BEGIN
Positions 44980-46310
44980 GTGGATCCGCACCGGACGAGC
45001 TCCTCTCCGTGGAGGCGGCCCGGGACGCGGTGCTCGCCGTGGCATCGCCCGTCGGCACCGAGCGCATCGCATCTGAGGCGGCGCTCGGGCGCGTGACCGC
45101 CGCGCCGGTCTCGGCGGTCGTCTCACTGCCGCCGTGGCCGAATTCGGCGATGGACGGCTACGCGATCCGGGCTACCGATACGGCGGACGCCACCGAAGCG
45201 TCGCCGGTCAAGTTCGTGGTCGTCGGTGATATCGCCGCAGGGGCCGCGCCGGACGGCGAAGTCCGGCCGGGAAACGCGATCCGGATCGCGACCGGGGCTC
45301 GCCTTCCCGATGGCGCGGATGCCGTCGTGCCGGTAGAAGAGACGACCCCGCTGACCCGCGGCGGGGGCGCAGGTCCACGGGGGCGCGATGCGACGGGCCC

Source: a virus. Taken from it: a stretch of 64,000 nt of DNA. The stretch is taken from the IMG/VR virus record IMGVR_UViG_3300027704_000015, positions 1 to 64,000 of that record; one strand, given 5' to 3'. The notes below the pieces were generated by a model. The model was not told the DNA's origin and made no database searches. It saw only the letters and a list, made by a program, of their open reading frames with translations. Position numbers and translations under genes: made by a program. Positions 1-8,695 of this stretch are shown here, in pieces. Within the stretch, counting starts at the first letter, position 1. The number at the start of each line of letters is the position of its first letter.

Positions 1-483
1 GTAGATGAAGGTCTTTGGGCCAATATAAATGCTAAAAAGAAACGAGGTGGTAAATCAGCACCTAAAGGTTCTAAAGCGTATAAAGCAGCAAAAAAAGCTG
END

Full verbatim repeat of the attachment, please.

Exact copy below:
Positions 44980-46310
44980 GTGGATCCGCACCGGACGAGC
45001 TCCTCTCCGTGGAGGCGGCCCGGGACGCGGTGCTCGCCGTGGCATCGCCCGTCGGCACCGAGCGCATCGCATCTGAGGCGGCGCTCGGGCGCGTGACCGC
45101 CGCGCCGGTCTCGGCGGTCGTCTCACTGCCGCCGTGGCCGAATTCGGCGATGGACGGCTACGCGATCCGGGCTACCGATACGGCGGACGCCACCGAAGCG
45201 TCGCCGGTCAAGTTCGTGGTCGTCGGTGATATCGCCGCAGGGGCCGCGCCGGACGGCGAAGTCCGGCCGGGAAACGCGATCCGGATCGCGACCGGGGCTC
45301 GCCTTCCCGATGGCGCGGATGCCGTCGTGCCGGTAGAAGAGACGACCCCGCTGACCCGCGGCGGGGGCGCAGGTCCACGGGGGCGCGATGCGACGGGCCC

Source: a virus. Taken from it: a stretch of 64,000 nt of DNA. The stretch is taken from the IMG/VR virus record IMGVR_UViG_3300027704_000015, positions 1 to 64,000 of that record; one strand, given 5' to 3'. The notes below the pieces were generated by a model. The model was not told the DNA's origin and made no database searches. It saw only the letters and a list, made by a program, of their open reading frames with translations. Position numbers and translations under genes: made by a program. Positions 1-8,695 of this stretch are shown here, in pieces. Within the stretch, counting starts at the first letter, position 1. The number at the start of each line of letters is the position of its first letter.

Positions 1-483
1 GTAGATGAAGGTCTTTGGGCCAATATAAATGCTAAAAAGAAACGAGGTGGTAAATCAGCACCTAAAGGTTCTAAAGCGTATAAAGCAGCAAAAAAAGCTG